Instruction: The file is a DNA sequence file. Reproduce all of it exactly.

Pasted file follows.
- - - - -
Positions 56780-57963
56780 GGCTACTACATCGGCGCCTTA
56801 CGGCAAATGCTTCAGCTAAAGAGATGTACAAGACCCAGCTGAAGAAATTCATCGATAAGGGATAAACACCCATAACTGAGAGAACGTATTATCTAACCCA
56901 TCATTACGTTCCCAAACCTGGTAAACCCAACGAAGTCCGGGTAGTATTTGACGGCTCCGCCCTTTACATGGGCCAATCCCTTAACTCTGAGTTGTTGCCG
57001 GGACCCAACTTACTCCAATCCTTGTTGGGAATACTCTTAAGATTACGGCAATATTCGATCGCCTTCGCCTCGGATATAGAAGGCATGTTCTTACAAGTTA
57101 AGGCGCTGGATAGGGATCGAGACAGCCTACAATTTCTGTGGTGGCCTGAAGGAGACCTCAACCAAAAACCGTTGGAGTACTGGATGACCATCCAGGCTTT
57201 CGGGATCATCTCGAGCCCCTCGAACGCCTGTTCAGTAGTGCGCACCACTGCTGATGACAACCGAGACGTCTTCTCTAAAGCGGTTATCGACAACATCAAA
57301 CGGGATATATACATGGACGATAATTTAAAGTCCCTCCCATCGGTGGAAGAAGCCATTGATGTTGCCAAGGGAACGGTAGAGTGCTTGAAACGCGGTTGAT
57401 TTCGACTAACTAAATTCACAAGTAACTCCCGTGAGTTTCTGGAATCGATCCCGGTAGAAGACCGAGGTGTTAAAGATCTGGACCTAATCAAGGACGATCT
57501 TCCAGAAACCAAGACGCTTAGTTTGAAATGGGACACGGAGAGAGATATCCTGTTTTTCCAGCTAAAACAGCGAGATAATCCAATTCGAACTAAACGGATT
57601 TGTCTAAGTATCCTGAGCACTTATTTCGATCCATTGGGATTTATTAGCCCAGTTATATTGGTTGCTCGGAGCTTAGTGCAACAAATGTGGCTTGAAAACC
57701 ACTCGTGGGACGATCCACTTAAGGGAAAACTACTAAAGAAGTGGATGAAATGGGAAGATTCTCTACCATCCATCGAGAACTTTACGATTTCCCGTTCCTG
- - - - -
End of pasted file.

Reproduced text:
Positions 56780-57963
56780 GGCTACTACATCGGCGCCTTA
56801 CGGCAAATGCTTCAGCTAAAGAGATGTACAAGACCCAGCTGAAGAAATTCATCGATAAGGGATAAACACCCATAACTGAGAGAACGTATTATCTAACCCA
56901 TCATTACGTTCCCAAACCTGGTAAACCCAACGAAGTCCGGGTAGTATTTGACGGCTCCGCCCTTTACATGGGCCAATCCCTTAACTCTGAGTTGTTGCCG
57001 GGACCCAACTTACTCCAATCCTTGTTGGGAATACTCTTAAGATTACGGCAATATTCGATCGCCTTCGCCTCGGATATAGAAGGCATGTTCTTACAAGTTA
57101 AGGCGCTGGATAGGGATCGAGACAGCCTACAATTTCTGTGGTGGCCTGAAGGAGACCTCAACCAAAAACCGTTGGAGTACTGGATGACCATCCAGGCTTT
57201 CGGGATCATCTCGAGCCCCTCGAACGCCTGTTCAGTAGTGCGCACCACTGCTGATGACAACCGAGACGTCTTCTCTAAAGCGGTTATCGACAACATCAAA
57301 CGGGATATATACATGGACGATAATTTAAAGTCCCTCCCATCGGTGGAAGAAGCCATTGATGTTGCCAAGGGAACGGTAGAGTGCTTGAAACGCGGTTGAT
57401 TTCGACTAACTAAATTCACAAGTAACTCCCGTGAGTTTCTGGAATCGATCCCGGTAGAAGACCGAGGTGTTAAAGATCTGGACCTAATCAAGGACGATCT
57501 TCCAGAAACCAAGACGCTTAGTTTGAAATGGGACACGGAGAGAGATATCCTGTTTTTCCAGCTAAAACAGCGAGATAATCCAATTCGAACTAAACGGATT
57601 TGTCTAAGTATCCTGAGCACTTATTTCGATCCATTGGGATTTATTAGCCCAGTTATATTGGTTGCTCGGAGCTTAGTGCAACAAATGTGGCTTGAAAACC
57701 ACTCGTGGGACGATCCACTTAAGGGAAAACTACTAAAGAAGTGGATGAAATGGGAAGATTCTCTACCATCCATCGAGAACTTTACGATTTCCCGTTCCTG